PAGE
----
until 6am only 5% of streets will be used. Where these cars will go? Will they sit on the side of the road?

Sofia: What are your thoughts about private mobility versus mobility as a service? Do you think we will be able to afford the

private autonomous cars?

Kirk: First of all, the question is if I will want to buy a car for 100.000$. What will the parking spaces cost for me 50$ a day?

Will I still want to pay as much?

The use of my electric car saves 3$ per trip. Maybe I will tell the car to go home because it will cost me 6$ for parking in the

city, then it will have to come back. There are a lot of public policy pieces. The public acceptance is a big piece of it.

You will see the Mobility as a Service models. Mobility owned by large companies that take on the liability to start with.

Also, if you will own a car and share it while you are at work it can happen that the car will have an accident and I will be

responsible for that. Do you want to deal with that?

My insurance company might not let me do it either.

Think of New York city where the apartments doesn’t provide parking spots. They start using MaaS. But where do the car go

after?

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Interview with people with mobility challenges

Intro

In order to find out how the exact scenario of traveling with Transportation Service (sometimes called: paratransit) works

some people in wheelchairs who use paratransit service were interviewed.

Questions

Is it?...

Calling a transit ahead two days before your journey to reserve the spot?

What are the possible destinations? Are this only for the Rehab and your doctor appointments? What if you have to go for a

grocery shopping?

Once the paratransit is there, are you the only one in the bus? Is there place for others?

Can you get inside on your own? Or does the driver get out, open the door, pushes you in, close the door?

Does he lock your wheelchair?

Do you feel comfortable?

What is around you? Is it a nice environment or do you feel like a cargo or do you feel like a sick person? Describe your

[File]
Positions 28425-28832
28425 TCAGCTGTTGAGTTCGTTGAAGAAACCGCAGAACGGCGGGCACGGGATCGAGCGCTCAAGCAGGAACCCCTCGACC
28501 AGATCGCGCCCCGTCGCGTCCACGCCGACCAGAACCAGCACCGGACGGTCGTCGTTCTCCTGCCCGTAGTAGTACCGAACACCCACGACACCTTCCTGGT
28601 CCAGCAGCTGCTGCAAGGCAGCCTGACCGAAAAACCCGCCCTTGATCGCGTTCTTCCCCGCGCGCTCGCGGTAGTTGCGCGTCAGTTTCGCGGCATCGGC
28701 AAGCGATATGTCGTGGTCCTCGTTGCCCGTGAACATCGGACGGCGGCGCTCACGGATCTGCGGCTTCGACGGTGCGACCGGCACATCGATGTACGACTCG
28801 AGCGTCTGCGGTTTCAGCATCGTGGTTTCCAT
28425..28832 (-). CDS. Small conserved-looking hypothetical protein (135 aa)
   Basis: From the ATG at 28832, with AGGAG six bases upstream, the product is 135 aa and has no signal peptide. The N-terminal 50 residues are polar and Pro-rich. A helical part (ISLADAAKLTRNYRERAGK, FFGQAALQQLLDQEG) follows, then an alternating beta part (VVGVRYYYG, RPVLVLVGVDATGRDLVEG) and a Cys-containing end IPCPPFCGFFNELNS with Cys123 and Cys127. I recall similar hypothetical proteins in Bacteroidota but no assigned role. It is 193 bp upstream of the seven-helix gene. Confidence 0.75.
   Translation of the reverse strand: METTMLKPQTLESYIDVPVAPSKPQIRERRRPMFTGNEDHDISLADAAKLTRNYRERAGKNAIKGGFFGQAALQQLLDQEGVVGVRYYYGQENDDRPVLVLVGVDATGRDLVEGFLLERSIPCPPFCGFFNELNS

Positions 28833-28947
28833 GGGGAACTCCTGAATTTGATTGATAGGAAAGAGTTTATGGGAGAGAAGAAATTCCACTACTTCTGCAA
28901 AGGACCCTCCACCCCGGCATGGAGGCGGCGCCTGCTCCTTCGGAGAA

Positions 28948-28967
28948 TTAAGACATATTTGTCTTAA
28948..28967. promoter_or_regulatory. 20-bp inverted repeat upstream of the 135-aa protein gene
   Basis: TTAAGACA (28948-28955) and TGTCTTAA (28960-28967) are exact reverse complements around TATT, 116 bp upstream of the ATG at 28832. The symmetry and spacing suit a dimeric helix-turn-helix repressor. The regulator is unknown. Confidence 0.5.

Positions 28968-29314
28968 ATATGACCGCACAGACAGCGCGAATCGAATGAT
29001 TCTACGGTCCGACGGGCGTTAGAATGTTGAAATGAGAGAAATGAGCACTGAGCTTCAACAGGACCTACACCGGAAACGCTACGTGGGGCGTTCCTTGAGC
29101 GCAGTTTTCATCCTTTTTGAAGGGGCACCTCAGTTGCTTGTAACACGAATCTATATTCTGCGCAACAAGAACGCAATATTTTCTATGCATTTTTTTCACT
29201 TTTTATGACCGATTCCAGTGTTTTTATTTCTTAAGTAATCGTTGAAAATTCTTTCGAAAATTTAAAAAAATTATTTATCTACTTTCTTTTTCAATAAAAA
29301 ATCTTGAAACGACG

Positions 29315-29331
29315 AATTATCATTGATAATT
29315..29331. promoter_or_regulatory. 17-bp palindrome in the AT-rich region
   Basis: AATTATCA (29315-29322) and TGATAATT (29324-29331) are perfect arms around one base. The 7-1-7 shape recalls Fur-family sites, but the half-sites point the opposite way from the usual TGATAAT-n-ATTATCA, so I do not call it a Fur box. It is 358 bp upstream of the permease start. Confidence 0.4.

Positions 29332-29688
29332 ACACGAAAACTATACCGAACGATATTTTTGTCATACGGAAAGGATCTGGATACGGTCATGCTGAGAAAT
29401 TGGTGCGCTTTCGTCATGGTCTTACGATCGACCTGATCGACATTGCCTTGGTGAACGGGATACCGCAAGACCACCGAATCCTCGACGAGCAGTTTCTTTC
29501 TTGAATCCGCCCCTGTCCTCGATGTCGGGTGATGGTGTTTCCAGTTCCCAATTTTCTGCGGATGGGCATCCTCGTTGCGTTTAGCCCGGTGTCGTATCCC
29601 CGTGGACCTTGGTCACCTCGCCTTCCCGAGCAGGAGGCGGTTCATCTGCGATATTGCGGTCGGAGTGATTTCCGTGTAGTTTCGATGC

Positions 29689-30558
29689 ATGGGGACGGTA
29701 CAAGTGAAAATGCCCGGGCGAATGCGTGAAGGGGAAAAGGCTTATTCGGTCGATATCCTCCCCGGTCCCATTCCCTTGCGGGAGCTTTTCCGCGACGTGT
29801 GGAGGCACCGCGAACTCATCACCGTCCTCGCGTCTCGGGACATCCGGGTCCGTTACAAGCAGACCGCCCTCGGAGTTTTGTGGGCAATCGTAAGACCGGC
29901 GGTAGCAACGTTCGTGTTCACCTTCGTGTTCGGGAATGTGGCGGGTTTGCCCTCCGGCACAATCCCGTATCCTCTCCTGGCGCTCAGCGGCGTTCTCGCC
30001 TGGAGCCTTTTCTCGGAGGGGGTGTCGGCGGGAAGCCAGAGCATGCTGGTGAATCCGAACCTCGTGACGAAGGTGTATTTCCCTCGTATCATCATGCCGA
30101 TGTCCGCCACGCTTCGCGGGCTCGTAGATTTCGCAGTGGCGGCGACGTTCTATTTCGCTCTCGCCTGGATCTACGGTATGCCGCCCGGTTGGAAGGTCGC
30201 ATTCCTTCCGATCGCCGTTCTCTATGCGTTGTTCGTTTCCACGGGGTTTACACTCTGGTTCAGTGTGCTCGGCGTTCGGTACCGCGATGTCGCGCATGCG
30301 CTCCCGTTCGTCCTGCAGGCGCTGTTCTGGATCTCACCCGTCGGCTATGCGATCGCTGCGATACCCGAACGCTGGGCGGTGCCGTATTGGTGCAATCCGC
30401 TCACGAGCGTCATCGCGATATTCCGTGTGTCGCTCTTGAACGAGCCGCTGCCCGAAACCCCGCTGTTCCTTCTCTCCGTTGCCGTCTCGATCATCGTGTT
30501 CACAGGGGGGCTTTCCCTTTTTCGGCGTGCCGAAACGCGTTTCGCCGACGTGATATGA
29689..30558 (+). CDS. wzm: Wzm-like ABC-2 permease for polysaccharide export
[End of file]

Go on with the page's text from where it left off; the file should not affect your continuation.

feelings inside.

How do you get out? Does the driver get out, unlock your wheelchair, helps you get out backwards? Close the door? How

do you feel?

Where do you wait for paratransit? Is it in front of your door?

Is it always on time?

Is the driver polite?

Do you talk to him during the ride?

Is he telling you where you are?

Do you need this conversation with him?

Is the communication with the driver necessary?

What conversations are necessary in general to take the paratransit?

What do you usually ask him? (When will we arrive? How was your day?) – Is it an opportunity for you to communicate?

How do you get from the Paratransit to your destinations? Do you have any challenges? (Open the house door, is there an

elevator? Do I have to wait outside because the building I want to enter is not accessible?) If the building is not accessible

what do you do then?

Once you are done with your appointment. How will your paratransit driver know that you are done? Or do you just wait?

How do you know he is there? Does he give you a call or do you just go outside and wait or do you have an app where you

can see where he is?

Interview with Alonzo

Sofia: Calling a transit ahead two days before your journey to reserve the spot?

Alonzo: Yes, 2 days before. Insurance Progressive covers the Service

Sofia: What are the possible destinations?

Alonzo: Doctor appointments and Rehab.

Sofia: What if you have to go for a grocery shopping?

Alonzo: I would ask my relatives. These are usually my siblings.

Sofia: Once the paratransit is there, are you the only one in the bus? Is there place for others?

Alonzo: There should only be one disabled person a vehicle. My relatives can come with me. There are always different

sizes of vehicles. I prefer to be only one disabled person in the vehicle.

Sofia: How do you know the driver is there?

Alonzo: He knocks on the door. He is parked in the driveway.

Sofia: How do you get inside of paratransit?

Alonzo: The driver has to get out, open the door, push me in on the ramp, lock my wheelchair, close the door. The locks are

on the floor.

Sofia: Do you feel comfortable in the Paratransit?

Alonzo: It depends. The vans are all different. But I feel more comfortable in my car.

Sofia: How do you get out?

Alonzo: The driver gets out, unlocks your wheelchair, helps you get out backwards. He closes the door.

Sofia: Where do you wait for paratransit? Is it in front of your door?

Alonzo: I wait inside of the building. The driver comes in. Sometimes I just wait outside because I feel warm inside of

buildings.

Sofia: How long do you usually wait for the driver?

Alonzo: Sometimes I wait for hours! Between 2 to 6pm these are rush hours. It can take for a driver forever to get back. I

would prefer that the driver waits for me. Some of my appointments don’t take long but then I have to wait for too long for

the drivers. Of course, I can understand that they have to drive other people as well. Sometimes I just call my relatives to

pick me up and bring me back home.

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Sofia: Is it always on time if you go to the doctor’s appointment?

Alonzo: It depends. Usually on time to bring me to an appointment.

Sofia: Is the driver polite?

Alonzo: It depends. I get along with most drivers. But some are not very friendly.